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Re: Number theory question continued
Posted:
Mar 27, 2006 2:25 PM


"ManOfLight" <mladensavov@yahoo.com> wrote in message news:1143276915.440583.51260@z34g2000cwc.googlegroups.com... > Hello everybody, > I post it again to rapair one mistake > Could you give a clue how I can start the following problem or > propose a solution. > > > "Is it true that for every sufficiently large interval there will be a > integer in it of the form > 2^n3^m where m,n are integers?" > > > As far as I understand it we are supposed either to prove that there > exists number H : every interval with length H contains such a number > or disprove it.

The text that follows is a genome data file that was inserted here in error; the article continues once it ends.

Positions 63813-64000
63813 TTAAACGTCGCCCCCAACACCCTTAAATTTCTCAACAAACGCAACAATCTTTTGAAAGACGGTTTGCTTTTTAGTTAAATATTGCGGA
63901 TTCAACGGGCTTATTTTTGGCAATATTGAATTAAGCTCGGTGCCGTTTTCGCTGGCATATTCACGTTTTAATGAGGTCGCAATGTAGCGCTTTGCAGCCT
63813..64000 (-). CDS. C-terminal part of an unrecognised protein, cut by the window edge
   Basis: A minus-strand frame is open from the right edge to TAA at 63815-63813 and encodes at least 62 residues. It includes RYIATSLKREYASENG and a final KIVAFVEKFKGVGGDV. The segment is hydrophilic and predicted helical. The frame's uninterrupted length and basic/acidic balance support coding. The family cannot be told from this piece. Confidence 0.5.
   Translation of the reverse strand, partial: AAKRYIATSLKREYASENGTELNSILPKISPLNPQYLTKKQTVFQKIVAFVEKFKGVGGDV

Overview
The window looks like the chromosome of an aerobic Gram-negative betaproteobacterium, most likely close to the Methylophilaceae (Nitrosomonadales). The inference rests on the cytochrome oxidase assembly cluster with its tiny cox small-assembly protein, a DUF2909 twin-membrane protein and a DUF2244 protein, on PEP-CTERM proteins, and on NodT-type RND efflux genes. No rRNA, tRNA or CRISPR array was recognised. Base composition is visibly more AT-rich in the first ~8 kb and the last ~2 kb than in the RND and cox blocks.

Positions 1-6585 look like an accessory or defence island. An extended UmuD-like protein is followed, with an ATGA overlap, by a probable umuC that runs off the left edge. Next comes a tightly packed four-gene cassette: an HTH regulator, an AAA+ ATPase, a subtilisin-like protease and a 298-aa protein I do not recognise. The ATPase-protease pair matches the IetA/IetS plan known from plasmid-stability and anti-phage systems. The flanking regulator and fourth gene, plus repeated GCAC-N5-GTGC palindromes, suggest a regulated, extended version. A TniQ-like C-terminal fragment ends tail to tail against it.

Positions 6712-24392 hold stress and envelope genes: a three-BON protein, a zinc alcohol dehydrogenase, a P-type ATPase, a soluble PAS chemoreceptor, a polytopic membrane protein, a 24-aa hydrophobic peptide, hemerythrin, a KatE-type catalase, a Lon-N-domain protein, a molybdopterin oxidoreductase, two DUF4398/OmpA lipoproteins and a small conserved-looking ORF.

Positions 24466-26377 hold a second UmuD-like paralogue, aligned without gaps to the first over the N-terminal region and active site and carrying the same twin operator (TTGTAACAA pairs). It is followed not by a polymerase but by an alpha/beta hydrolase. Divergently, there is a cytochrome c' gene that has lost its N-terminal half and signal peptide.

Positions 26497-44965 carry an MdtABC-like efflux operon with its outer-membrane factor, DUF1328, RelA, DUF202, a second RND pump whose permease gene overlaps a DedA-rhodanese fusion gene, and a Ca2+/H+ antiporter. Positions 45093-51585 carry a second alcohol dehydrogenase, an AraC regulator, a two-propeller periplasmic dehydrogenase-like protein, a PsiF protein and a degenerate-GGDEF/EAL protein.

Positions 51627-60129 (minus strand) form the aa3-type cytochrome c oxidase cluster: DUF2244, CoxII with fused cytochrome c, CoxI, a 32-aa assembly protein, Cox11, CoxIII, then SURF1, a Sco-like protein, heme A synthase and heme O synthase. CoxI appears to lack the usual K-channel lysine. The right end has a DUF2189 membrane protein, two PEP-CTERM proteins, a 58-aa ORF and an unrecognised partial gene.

If x = 2^n  3^m, then log(1  x/2^n) = m*log(3)  n*log(2), so it's possible that you may be able to make use of the density of the set of numbers of the form m*log(3)  n*log(2).
________________________________ Eric J. Wingler (wingler@math.ysu.edu) Dept. of Mathematics and Statistics Youngstown State University One University Plaza Youngstown, OH 445550001 3309411817